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Berlin Germany August 2013

Berlin Germany August 2013

Berlin, for almost 30 years, was divided by a wall, which ran through the center of the city. When the Berlin Wall fell thanks to a peaceful revolution on November 9th, 1989, the Berlin Wall was quickly torn down and hundreds of artists from all over the world came to Berlin to transform the gray wall into a piece of art. Next, we stopped by the Brandenburg Gate, which stood roughly at the centre of Berlin since its completion as a monument to peace in 1791. There was a opening ceremony there about "The World Championships of the Icelandic Horse", where the President of Iceland gave an opening speech. We went to the Deutsches Historisches Museum and spent 2 hours learning about Germany. There are more than 8000 historical objects on 7500 sqm with stories of political events, confrontations and of social, economical and philosophical developments. Next is the Kaiser Wilhelm Memorial Church which is built between 1891 and 1895 by Kaiser Wilhelm II. The church is currently under renovation and inside is a figure of Christ which is suspended above the altar. It is made from tombak and was designed by Karl Hemmeter. We stopped by Checkpoint Charlie in the afternoon, the place used to be an official crossing for foreigners and diplomats. There is a copy of the guard house with a sign that once marked the border crossing. The ersatz guard house has a mast with an image of a Soviet soldier if viewed from what was the American sector, the opposite side has an image of a US soldier.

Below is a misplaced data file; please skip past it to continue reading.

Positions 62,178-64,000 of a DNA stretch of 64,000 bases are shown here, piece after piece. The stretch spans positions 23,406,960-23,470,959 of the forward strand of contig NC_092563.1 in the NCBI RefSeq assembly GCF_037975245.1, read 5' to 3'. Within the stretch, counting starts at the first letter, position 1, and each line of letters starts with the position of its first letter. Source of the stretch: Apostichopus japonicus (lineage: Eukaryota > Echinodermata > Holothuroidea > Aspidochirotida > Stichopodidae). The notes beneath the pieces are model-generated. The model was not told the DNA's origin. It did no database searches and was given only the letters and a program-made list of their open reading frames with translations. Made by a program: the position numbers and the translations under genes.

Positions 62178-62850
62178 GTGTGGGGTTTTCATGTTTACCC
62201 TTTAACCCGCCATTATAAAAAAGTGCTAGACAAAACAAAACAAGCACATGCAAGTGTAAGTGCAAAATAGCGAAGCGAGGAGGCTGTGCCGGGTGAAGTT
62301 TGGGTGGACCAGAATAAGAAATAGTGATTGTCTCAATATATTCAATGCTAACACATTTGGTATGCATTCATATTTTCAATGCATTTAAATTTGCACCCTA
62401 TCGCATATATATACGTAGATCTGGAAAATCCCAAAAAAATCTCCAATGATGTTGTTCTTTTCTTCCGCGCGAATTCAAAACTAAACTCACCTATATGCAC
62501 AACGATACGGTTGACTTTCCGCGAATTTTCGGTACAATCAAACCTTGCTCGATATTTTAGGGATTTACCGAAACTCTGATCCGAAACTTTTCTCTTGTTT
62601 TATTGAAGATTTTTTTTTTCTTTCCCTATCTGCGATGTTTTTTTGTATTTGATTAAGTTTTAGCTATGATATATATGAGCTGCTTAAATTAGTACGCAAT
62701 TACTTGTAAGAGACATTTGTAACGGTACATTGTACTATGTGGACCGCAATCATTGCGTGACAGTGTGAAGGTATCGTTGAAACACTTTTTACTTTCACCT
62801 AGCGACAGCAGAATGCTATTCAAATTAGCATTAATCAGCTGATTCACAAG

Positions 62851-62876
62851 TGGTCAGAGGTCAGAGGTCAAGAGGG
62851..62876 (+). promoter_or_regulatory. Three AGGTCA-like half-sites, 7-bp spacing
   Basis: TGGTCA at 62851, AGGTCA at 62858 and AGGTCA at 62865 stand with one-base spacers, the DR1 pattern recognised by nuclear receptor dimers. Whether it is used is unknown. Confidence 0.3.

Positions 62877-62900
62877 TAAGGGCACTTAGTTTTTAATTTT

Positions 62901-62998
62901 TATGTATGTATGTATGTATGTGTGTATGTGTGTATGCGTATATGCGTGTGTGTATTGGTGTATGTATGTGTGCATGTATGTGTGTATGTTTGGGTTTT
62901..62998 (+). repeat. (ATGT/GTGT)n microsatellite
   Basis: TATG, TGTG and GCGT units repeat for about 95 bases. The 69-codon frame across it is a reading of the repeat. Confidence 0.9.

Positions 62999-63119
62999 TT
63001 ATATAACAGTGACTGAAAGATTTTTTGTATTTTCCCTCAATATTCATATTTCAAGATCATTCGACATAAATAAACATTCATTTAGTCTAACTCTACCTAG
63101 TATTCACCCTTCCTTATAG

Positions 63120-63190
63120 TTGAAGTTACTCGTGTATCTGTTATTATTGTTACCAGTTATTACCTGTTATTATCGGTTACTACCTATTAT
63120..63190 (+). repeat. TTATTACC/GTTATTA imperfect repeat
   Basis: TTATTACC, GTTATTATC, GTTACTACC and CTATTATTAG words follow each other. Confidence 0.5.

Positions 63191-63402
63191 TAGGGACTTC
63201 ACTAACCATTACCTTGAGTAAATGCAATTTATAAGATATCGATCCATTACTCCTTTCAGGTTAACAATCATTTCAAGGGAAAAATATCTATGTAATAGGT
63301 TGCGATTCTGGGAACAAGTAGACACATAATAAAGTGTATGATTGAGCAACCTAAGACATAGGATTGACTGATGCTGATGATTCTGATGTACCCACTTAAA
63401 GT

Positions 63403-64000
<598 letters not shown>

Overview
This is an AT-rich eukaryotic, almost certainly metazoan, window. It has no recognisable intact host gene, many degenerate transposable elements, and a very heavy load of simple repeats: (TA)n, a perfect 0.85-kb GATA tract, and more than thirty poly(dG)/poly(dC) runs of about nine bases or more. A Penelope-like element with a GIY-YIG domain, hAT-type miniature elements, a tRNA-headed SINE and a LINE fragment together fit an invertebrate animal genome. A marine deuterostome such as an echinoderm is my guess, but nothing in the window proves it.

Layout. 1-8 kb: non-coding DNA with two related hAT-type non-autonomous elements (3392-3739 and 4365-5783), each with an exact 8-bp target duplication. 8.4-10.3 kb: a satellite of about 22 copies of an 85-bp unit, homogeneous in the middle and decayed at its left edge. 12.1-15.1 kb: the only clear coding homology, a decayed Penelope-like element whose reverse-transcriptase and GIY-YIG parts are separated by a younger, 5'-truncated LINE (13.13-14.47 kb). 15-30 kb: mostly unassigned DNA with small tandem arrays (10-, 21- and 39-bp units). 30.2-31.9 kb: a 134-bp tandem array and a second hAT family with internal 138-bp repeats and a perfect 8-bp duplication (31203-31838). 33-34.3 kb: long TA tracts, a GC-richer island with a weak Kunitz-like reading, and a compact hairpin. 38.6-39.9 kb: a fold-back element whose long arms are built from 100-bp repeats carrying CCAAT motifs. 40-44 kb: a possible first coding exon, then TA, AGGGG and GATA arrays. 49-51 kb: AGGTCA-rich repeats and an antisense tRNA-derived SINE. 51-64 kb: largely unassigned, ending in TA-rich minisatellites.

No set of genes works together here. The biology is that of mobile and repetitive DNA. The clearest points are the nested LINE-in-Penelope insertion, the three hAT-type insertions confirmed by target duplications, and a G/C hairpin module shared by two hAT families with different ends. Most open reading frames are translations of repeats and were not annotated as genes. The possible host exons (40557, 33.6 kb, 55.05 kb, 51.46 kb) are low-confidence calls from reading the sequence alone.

The next day, we went to the German city of Dresden which is filled with forests and gardens and parks. Dresden's Theaterplatz is a beautiful square framed by some of the city's most important landmarks such as the Zwinger Palace, the Hofkirche and the Semper Opera House. The Semper Opera House was first built in the 17th century and was rebuilt at the end of the 19th century. On the west side, the square is bordered by a large wing of the Zwinger Palace, known as the Semperbau. The wing houses two museums, the Gemälderie Alte Meister - an art gallery - and the Rüstkammer, an armory. Opposite the palace, along the Elbe river, is the Italienisches Dörfchen. The low Baroque structure was built in 1912 by Hans Erlwein. It is named after the Italian stonemasons who lived here when they were working at the nearby Hofkirche, which borders Theaterplatz on the south-east side. The Baroque Hofkirche, Dresden's catholic cathedral, was built between 1738 and 1751. Before we left Germany and entered Czech Republic ,we stopped by the Bastei which is a rock formation towering 194 metres above the Elbe River in the Elbe Sandstone Mountains of Germany. Reaching a height of 305 metres above sea level, the jagged rocks of the Bastei were formed by water erosion over one million years ago. In 1824, a wooden bridge was constructed to link several rocks for the visitors. This bridge was replaced in 1851 by the present Bastei Bridge made of sandstone.